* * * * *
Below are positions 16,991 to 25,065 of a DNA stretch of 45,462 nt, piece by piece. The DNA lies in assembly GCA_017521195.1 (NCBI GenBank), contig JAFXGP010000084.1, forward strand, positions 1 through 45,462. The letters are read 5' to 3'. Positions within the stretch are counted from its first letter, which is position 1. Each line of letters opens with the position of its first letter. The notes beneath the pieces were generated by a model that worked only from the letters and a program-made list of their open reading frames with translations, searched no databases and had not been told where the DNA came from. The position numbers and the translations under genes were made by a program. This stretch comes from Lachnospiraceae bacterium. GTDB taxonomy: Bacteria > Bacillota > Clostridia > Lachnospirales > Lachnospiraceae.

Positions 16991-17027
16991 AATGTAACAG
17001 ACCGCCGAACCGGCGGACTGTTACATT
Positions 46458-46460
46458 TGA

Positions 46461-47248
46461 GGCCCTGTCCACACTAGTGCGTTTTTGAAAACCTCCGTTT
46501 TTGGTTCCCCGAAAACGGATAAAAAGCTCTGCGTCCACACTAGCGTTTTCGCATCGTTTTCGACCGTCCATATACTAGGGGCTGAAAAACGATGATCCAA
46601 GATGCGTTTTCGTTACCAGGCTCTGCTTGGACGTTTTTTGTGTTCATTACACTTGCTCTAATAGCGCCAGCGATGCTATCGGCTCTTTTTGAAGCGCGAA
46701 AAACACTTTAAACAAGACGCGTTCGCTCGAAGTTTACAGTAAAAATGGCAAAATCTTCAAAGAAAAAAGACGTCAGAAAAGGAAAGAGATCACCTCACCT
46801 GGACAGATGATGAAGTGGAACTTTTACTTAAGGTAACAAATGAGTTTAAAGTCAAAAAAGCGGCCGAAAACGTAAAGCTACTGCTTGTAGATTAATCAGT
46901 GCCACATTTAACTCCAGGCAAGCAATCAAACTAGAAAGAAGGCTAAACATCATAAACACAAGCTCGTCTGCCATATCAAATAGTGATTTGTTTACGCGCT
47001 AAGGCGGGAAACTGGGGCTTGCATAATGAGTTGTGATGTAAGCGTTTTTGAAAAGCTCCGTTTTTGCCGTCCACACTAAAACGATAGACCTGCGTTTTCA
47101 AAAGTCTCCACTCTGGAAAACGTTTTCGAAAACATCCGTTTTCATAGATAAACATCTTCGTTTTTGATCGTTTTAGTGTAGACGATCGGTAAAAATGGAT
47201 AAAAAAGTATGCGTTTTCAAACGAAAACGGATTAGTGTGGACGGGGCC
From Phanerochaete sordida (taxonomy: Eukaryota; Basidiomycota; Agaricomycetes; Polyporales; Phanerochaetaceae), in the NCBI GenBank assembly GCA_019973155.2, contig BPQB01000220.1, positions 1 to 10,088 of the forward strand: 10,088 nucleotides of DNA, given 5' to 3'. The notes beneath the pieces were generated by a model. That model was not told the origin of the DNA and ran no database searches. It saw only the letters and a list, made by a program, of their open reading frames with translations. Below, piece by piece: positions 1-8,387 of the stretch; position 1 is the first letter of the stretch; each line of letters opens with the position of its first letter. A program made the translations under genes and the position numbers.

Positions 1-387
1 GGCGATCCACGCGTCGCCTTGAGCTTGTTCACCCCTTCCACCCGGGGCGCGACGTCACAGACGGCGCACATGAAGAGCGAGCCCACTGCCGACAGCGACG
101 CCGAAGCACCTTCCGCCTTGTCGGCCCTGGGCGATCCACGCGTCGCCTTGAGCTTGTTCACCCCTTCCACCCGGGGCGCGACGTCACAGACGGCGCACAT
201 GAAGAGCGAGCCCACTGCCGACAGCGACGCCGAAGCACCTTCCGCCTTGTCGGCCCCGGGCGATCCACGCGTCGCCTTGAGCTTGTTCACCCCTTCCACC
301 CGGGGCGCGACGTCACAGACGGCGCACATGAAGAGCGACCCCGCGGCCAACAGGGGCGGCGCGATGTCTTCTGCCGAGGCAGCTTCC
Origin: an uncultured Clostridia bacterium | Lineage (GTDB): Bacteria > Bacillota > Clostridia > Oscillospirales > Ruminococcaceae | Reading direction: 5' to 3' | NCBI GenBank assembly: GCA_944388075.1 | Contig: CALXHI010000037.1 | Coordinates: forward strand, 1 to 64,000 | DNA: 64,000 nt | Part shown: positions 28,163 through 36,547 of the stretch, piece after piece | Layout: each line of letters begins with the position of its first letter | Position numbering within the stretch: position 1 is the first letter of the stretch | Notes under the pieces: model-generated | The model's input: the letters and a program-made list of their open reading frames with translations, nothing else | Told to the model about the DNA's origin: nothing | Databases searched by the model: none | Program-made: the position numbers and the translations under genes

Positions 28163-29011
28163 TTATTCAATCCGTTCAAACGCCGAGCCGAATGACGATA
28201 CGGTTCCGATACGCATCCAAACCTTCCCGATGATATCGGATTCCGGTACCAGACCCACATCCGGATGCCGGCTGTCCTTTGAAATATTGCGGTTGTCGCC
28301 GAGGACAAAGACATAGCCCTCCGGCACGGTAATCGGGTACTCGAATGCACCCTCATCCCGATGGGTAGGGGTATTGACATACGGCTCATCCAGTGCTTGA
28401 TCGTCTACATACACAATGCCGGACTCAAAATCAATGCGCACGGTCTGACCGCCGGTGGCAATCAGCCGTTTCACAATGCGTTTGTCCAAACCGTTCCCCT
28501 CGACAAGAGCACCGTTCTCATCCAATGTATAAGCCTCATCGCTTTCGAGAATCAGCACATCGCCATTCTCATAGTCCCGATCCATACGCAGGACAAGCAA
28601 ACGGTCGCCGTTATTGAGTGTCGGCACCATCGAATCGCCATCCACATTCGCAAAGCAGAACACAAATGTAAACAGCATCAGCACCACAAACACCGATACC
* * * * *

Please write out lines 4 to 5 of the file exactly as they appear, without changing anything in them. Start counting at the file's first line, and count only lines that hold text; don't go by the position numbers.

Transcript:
17001 ACCGCCGAACCGGCGGACTGTTACATT
Positions 46458-46460